Importance of Business language

6 Feb 2021 0 By Theintactone

The business world is in a continuous development. Businesses are evolving and activating in a diversified environment that doesn’t respect physical boundaries anymore. Even more, due to accelerated globalization, we now live in a world where any type of business has the possibility to extend over borders. This made language proficiency a very important business skill that will boost anyone’s career.

English has now become a global language for business all over the world to such an extent that it is the standard official language in certain industries such as the shipping and airline industries. It has resulted in the knowledge of English being a near-mandatory requirement for critical jobs such as airline pilots and naval officers, etc. Apart from having an impressive command of spoken English today’s competitive corporate culture demands an equally impressive command of written English as well. It is mainly because almost all forms of business communication such as emails, presentations, sales and marketing and even corporate legal documentation are now carried out in English.

However, in English-speaking countries, this essential business skill is quite scarce. Also, business managers just start to understand the impact it can have on their business.

English is the “lingua franca” (meaning “common language”) of not only international business, but also of all kinds of communication worldwide. This means it is useful for understanding and being able to share common experiences and references with your colleagues.

So naturally, the ever-increasing popularity of the English language means you must know the language well to succeed at your career and climb the corporate ladder. Now we are going to look more closely at why (and how) you should improve your English for business.

Importance

It shows your willingness to go beyond basic business standards.

Back in the early days of pre-globalization, knowing English was a plus. Like it or not, it was a mark of superior knowledge and sophistication. It made you look impressive to people.

Now, regardless of your background and upbringing, many bosses will automatically expect you to know the language. Even if you received education in a different language or come from a place where English is barely spoken. Today you are expected to know English.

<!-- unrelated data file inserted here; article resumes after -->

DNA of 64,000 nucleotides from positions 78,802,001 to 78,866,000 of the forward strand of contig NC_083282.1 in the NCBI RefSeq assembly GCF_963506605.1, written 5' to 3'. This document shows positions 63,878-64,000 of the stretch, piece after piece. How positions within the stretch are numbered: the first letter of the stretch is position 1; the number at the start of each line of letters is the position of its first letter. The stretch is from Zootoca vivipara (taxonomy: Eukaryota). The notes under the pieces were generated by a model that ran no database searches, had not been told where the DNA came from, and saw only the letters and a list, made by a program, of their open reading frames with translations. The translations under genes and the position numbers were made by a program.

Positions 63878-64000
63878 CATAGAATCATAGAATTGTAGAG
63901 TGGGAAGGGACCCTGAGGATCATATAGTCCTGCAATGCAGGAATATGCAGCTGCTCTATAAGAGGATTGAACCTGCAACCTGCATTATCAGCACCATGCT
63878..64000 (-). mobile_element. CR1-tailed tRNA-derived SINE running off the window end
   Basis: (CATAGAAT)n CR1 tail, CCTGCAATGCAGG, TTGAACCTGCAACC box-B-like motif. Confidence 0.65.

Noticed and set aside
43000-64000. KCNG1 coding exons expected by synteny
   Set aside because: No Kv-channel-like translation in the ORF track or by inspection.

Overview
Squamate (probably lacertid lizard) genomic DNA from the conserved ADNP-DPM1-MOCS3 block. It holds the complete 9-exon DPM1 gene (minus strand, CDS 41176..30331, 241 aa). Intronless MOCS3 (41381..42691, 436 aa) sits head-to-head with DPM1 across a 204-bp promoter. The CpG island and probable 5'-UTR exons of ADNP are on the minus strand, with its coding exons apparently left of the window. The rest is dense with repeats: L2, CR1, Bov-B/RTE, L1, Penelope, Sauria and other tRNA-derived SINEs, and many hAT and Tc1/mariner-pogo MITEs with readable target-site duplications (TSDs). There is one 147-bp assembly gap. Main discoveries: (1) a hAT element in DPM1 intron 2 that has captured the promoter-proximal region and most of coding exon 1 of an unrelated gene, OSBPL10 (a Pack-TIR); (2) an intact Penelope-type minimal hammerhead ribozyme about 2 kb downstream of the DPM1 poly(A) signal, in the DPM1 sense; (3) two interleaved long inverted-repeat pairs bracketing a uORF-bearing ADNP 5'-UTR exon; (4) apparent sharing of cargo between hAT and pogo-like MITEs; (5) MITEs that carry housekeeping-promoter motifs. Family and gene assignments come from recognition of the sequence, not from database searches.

It gives you an edge in other jobs as well.

If you have a full-time job or run your own business, but also do night shifts or part-time jobs to supplement your income, you probably already know that your English proficiency will give you an edge over other applications. Whether it is waiting tables, babysitting, being a shop assistant, helping with events or even walking someone’s pet dog, your knowledge of the English language may come in handy.

It allows you to travel.

If you have always dreamed of working for an international company or traveling around the world for business, English is the most likely language to help you communicate with strangers.

Good pronunciation always makes a good first impression.

Speaking and writing business English are two different skills you may write well, but unless you can speak clearly and fluently, you are unlikely to make an impact in the workplace. People do judge you by the way you speak. Also, the type of English that is spoken differs from place to place. American English isn’t the same as British English. There are in fact notable differences in accents and pronunciation. Similarly, in India it is acceptable to mix words from Indian languages with English to communicate something, leading to the formation of a “hybrid” (combined) language.

The disparity in English proficiency among industries has been narrowing, with the gap between the highest and lowest industries reduced nearly by half. Companies are investing more in English training, more adults are learning English on their own and more people are able to use English in the workplace. Some of the top industries relying on English, with fluency between 50 and 60 percent, include:

  • Media
  • Banking and finance
  • Agriculture
  • Information technologies
  • Pharmaceuticals
  • Consulting
  • Travel and tourism
  • Health care
  • Engineering and construction
  • Mining and energy
  • Food and beverage
  • Insurance